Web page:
Essentially a high-efficiency heat pump adapted to operate with assistance from solar panels, the product offers a way for homeowners to take a modest step towards offsetting some of their energy usage.
The first-generation product, which the company still has posted on their website, is interesting in concept but fairly limited in features. The 2nd generation product, on the other hand, has expanded its capabilities which are likely to draw in a wider market. Some highlights of this product I noticed include:
- Installation of solar panels is "expandable." That is, you can add panels as need and budget dictate. The first generation product used only a single panel.
- It appears to simplify a tie-in to your electric provider (e.g., Duke) so that electricity produced when the heat pump is not in use can offset your other household electric usage.
- A 3-panel installation is effectively "net zero" relative to the energy used by the heat pump, i.e., the energy produced by 3 panels over a year will offset the amount needed to heat and cool your house. Of course, that is based on expected averages and an individual installation could deviate significantly.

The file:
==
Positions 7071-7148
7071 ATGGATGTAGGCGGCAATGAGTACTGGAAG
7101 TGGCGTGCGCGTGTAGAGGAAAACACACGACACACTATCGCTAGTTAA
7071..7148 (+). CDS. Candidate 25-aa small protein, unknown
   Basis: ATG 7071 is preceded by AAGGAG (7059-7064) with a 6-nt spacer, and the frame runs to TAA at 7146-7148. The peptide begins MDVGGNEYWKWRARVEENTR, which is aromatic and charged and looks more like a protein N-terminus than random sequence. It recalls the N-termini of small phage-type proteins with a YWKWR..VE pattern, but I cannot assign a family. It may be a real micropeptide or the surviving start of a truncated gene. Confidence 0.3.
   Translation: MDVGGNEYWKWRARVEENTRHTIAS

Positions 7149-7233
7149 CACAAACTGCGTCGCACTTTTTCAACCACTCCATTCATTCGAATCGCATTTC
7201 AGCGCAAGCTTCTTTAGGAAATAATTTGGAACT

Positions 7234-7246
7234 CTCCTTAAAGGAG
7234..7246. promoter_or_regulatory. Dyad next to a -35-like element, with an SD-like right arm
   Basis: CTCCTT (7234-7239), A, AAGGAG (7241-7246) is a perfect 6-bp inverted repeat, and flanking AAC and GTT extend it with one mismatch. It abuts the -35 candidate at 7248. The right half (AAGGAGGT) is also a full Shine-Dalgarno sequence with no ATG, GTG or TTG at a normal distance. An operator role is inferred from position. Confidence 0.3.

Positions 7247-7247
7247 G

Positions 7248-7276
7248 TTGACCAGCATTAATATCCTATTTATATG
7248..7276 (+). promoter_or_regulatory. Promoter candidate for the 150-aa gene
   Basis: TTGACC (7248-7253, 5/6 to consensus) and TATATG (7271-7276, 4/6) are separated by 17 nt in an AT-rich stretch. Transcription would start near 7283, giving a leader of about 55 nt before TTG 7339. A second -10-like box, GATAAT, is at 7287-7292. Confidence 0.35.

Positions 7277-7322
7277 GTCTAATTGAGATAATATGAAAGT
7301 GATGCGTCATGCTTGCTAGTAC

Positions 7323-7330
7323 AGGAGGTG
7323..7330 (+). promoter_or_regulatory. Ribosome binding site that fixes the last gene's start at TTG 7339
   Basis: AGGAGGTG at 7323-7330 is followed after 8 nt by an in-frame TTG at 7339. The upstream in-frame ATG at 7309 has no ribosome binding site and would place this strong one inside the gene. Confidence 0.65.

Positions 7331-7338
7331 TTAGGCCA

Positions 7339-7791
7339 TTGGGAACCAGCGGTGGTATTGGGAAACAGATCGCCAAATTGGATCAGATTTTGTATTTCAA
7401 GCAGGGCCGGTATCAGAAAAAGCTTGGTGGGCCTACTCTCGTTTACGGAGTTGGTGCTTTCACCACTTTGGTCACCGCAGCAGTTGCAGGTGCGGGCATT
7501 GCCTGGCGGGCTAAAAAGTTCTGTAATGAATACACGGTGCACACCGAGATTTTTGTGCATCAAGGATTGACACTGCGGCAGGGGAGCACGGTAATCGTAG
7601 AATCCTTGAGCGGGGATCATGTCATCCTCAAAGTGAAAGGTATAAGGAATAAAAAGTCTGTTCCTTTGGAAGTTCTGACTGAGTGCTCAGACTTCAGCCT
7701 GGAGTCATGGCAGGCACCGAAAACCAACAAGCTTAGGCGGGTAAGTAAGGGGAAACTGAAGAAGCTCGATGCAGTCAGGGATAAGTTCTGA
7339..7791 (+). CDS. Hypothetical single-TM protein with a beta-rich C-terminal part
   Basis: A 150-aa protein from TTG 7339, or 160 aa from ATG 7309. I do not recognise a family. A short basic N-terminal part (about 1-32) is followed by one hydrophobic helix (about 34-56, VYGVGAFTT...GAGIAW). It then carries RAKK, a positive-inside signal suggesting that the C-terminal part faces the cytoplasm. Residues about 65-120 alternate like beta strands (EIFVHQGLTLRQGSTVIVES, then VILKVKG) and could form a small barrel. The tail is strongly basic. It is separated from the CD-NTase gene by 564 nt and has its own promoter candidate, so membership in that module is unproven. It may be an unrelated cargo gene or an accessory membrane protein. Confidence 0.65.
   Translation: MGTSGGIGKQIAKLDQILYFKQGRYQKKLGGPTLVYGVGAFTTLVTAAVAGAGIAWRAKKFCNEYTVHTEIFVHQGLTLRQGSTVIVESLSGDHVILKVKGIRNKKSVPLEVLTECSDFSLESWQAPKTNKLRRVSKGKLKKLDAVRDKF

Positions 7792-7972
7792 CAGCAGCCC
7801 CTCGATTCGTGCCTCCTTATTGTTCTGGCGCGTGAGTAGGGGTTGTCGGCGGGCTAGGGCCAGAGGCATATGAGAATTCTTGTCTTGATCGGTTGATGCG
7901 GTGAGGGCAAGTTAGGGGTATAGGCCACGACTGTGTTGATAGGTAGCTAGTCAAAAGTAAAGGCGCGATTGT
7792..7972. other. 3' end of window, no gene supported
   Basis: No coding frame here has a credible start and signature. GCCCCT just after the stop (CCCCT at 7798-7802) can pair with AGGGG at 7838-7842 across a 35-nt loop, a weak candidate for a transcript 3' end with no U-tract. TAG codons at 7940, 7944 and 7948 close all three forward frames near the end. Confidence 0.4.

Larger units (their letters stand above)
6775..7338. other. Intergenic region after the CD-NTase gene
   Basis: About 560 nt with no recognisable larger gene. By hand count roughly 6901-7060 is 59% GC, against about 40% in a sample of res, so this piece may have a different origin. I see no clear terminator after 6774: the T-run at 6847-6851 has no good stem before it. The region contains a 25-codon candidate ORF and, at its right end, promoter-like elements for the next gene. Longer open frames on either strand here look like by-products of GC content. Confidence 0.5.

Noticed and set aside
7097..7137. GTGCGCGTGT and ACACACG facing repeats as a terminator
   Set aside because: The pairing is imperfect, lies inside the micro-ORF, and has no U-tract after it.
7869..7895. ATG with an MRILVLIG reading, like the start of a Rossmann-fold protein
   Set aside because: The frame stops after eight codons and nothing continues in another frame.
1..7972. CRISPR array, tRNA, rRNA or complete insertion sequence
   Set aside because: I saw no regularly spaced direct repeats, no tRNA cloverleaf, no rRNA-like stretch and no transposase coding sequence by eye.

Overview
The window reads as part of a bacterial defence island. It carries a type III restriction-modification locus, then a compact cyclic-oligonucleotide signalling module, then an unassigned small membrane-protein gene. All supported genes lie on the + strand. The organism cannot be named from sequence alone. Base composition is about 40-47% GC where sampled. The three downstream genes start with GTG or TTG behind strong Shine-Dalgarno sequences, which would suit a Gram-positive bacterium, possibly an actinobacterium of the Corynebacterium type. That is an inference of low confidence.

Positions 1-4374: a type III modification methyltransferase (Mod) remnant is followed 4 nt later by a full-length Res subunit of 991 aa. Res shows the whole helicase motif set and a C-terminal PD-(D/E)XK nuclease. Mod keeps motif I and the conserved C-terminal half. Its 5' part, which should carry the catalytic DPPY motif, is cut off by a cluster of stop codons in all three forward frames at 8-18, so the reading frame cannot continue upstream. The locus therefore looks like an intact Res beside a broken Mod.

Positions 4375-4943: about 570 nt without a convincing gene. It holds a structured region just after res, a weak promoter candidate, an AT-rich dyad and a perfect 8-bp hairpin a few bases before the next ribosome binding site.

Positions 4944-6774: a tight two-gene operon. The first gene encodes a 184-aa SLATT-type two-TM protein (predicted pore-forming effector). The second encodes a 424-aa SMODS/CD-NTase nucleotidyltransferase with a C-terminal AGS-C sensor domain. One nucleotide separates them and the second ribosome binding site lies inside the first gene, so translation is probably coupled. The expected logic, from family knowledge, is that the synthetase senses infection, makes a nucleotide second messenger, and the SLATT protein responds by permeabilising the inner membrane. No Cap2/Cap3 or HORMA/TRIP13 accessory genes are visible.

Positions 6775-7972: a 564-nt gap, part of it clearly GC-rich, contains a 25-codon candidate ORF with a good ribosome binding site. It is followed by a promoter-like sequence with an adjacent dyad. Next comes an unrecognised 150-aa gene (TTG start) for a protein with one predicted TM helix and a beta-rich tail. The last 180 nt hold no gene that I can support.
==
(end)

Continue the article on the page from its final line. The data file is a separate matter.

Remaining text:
At the time I saw their presentation, company reps that I spoke with were not yet ready to define a typical installation cost. But from what I gathered, a 3-panel installation with heat pump may cost 3 - 4 times a standard installation. Some of this cost would be offset through a 30% tax credit for renewable energy, yet there is still some question as to whether the entire system would count towards the credit or only the solar panel portion. It is also likely to face strong competition from geothermal systems which are also eligible for the renewable energy credit and have become extremely cost competitive with traditional systems when operational costs are factored in.
While it may not be ready to recommend from a cost-efficiency standpoint, it is nonetheless something to keep an eye on in future generations of its development. What may be of most interest is whether a relatively household brand name like Lennox can open doors for more solar power installations.